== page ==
lebron-james-scores-the-basketball

Something disturbing is happening in the world of sports. All these terms are popping up that make absolutely no sense. Granted, when Keith Olbermann started saying “he puts the biscuit in the basket” and Kenny Mayne rolled out “bring me your finest meats and cheeses,” those were sort of silly, too. But they were also whimsical and clever and we wanted to repeat them. These days, in an age of hyper-analysis spewed by way too many talking heads, we’re facing a self-serious, ear-abusing epidemic of expressions that are both pointless and not funny. So, in the interest of dooming them to extinction, we urge you—and that includes you, Ron Jaworski—never to repeat the following…

1. “Score the basketball.”
Come on, NBA analysts. Just say “score.” We know you’re talking about the basketball. The game is called basketball. They’re playing with a basketball. It’s the only object they can score with. It’s not like there are six or seven other balls out there, and you get different points for scoring with different balls. That actually would be kind of interesting. “Oh, look, Lebron opted to score the basketball. Now, he picks up the volleyball. Now he scores the volleyball. Nine points for Lebron!”

2. “Overtime favors the better team.”
We’ve heard this one a few times lately. And each time it’s like, “What?!?” So overtime favors the better team, huh? You know what else favors the better team? Regular time. So that’s not exactly super insightful.

3. “The quarterback position.”
As in, “Peyton Manning really knows how to play the quarterback position.” Jaworski says this all the time, and it’s so unnecessary. It’s the quarterback, Jaws. Just say “quarterback.”

4. “Catch the ball at its highest point.”
You hear this one a lot during football games. A receiver is supposed to jump up and catch the ball “at its highest point.” But let’s say a receiver is thrown a 30-yard pass. The ball’s highest point might be about 25 feet in the air. And it would occur about halfway between the quarterback and the receiver. You don’t need a Ph.D. in physics to understand this.

5. “On the bubble.”
Where did this come from? What bubble are people talking about? We don’t understand what this is referring to. What real-life scenario has you on a bubble? We get that you’re in between two places. You’re like in limbo, you’re in the doorway. But have you ever been in between two places, and on a bubble? Next time it comes up, Rece Davis, please explain.

6. “Extend the play.”
Nowadays, quarterbacks run around behind the line of scrimmage to “extend the play.” Remember when that was just called “scrambling”? Nothing like turning one word into three, huh, ESPN talking heads?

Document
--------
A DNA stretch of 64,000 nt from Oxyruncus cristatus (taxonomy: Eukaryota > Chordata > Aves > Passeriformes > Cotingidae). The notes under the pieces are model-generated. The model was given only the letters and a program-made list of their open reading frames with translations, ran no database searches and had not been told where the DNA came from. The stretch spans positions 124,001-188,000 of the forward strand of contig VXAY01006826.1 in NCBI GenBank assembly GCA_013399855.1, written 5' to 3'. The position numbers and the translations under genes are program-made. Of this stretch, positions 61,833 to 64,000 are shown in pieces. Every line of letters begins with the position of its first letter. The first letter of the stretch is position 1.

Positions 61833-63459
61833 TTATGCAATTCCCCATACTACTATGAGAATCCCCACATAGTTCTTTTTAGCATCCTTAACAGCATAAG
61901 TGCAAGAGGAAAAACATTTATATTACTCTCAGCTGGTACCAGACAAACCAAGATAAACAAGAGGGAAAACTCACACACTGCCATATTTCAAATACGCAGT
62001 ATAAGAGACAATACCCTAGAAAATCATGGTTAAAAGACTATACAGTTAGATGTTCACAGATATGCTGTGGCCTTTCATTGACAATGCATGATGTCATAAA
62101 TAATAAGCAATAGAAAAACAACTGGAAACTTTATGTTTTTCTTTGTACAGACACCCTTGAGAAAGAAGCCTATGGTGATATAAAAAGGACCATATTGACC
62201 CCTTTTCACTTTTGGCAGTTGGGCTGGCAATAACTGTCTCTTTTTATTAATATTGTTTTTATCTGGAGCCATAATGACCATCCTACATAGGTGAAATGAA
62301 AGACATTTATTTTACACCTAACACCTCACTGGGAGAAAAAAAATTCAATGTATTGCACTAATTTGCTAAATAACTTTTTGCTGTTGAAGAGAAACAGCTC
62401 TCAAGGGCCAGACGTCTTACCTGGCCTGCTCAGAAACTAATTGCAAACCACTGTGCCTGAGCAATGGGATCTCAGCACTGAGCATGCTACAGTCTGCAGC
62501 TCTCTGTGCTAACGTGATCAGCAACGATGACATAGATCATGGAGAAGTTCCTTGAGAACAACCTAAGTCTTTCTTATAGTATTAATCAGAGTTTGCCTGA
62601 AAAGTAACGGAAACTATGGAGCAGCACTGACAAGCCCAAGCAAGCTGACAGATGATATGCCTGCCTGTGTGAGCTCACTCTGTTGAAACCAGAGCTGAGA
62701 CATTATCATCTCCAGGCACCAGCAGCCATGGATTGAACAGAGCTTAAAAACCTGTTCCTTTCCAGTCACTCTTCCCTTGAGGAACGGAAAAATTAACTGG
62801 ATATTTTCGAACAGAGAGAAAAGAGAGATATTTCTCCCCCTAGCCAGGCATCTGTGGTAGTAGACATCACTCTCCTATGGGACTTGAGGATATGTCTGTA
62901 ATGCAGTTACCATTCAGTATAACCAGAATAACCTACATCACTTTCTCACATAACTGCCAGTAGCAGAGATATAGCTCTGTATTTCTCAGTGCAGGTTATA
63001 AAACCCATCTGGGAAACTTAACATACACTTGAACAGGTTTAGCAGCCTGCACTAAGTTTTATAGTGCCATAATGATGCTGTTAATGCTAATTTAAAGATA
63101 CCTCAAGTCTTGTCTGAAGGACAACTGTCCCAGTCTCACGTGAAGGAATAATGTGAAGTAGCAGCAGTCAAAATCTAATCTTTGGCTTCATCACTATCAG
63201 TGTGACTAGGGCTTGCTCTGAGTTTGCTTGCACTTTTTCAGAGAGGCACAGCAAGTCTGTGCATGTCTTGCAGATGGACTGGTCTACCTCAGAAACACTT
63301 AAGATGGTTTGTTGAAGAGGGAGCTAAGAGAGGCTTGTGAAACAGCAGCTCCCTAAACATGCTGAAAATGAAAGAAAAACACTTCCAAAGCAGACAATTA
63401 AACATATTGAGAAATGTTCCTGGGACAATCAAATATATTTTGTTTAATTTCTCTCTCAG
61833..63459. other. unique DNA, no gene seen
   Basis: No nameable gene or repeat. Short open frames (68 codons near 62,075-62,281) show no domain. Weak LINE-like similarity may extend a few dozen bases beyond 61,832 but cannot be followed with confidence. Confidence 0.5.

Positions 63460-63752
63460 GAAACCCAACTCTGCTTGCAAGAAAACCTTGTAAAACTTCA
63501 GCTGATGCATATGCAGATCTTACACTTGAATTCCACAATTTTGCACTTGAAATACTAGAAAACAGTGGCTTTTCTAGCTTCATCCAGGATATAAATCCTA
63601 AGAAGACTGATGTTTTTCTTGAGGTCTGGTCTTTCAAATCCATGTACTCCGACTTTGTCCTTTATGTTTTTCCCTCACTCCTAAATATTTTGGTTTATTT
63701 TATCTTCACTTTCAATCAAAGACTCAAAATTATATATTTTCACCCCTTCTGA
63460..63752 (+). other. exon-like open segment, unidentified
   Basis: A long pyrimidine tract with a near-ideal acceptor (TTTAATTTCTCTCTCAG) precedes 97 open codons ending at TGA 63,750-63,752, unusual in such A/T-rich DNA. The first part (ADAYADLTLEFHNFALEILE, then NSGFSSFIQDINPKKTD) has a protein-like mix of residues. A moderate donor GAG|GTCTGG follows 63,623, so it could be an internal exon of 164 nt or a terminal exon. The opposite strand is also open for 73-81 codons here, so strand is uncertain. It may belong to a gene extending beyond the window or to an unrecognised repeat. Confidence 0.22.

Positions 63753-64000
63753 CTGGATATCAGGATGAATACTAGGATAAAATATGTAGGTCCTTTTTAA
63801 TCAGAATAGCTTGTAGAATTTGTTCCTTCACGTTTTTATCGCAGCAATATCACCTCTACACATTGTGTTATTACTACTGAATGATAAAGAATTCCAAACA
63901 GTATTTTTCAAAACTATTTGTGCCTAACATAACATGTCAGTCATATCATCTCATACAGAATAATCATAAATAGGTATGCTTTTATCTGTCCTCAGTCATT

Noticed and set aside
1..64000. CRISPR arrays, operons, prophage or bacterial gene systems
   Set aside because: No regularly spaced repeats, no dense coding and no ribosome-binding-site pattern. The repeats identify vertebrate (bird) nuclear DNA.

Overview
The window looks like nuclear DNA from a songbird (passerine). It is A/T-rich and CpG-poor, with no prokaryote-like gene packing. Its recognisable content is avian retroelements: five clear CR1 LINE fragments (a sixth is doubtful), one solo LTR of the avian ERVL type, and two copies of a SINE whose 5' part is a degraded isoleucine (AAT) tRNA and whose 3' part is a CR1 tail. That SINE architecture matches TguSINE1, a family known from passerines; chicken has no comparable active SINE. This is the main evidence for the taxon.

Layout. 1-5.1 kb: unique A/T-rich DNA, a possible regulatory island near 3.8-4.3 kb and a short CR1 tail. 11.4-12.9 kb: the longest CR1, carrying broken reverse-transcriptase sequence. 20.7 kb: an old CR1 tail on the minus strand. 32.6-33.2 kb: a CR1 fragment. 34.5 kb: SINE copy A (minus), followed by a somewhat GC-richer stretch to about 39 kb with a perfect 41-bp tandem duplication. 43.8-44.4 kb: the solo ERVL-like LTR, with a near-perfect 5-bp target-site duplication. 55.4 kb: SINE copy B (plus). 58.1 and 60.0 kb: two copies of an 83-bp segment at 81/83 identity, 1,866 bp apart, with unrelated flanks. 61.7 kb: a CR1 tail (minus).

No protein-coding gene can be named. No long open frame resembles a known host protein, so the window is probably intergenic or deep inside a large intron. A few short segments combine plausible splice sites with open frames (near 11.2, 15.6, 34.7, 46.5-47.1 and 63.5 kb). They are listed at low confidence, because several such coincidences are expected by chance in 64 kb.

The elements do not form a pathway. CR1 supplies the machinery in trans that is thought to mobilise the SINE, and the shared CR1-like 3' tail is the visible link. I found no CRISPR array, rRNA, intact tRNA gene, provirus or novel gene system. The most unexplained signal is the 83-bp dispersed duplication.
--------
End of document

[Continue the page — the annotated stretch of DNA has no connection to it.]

7. “Stretch the field vertically.”
Even worse, because we can say the exact same thing in five fewer syllables. “Go deep.”

8. “Dial up some pressure.”
Jesus. You mean blitz?

9. “Get out in transition.”
Translation: fast break. Or even: push the ball. Or: play fast. But no, today it’s gotta be the term “get out in transition.” Combined with the previous three, we’re starting to wonder if commentators get paid by the word.

10. “It was always going high.”
This is a phrase used by English soccer announcers when a player shoots a ball and it sails over the crossbar. But assuming the ball was under eight feet off the ground when he made contact, at some point it had a chance of not going high. Right?

11. “Clock it.”
LSU coach Les Miles was the first person we heard use this expression, which essentially means “spike the ball to stop the clock.” Why he couldn’t just say “spike it,” why he had to turn clock into a verb, is beyond us. Considering his fondness for nibbling the field, we’re surprised Les didn’t just go with “grass it.”

12. “Body of work.”
Hey Andy Katz/Jay Bilas/NCAA Tournament Committee: it’s a record. It’s called a record. It’s whom you’ve played and how you’ve done against them. That’s called a record. We’re not discussing the films of David Fincher here. It’s a basketball team.

13. “Walk-off homerun.”
Last time we checked, nobody on the winning team walks off during a walk-off homerun. Normally, they sort of jog while pumping a fist. Can’t we just say game-ending home run, like real men in the ’70s and ’80s did?

14. “Manage the game.”
A B.S. term that rose to popularity around the time Trent Dilfer quarterbacked the Ravens to a Super Bowl in 2001. It essentially means: don’t screw up. Don’t turn the ball over. Don’t hurt us. Don’t suck. Anytime someone says “manage the game,” there should be a voiceover that says “don’t screw up too bad.” Like, in the locker room before that Super Bowl, if someone told Dilfer to manage the game, what they really meant was, “Hey, Trent… just don’t be terrible.”

15. “That’s the kind of thing that won’t show up on a stat sheet.”
More often than not, this statement is false. A basketball player takes a charge, and some windbag raves, “That’s the kind of thing that won’t show up on a stat sheet.” Uh, yes, it will. It was a charge. It’ll show up. Somebody keeps track of that.

16. “Trickeration.”
Alert to all sports announcers: it is now officially time to go back to using “trickery.” We’re not sure who the last person to sound funny saying “trickeration” was, but it definitely wasn’t you.


Did we leave out a dumb sports phrase you hate? Feel free to share in the comments section.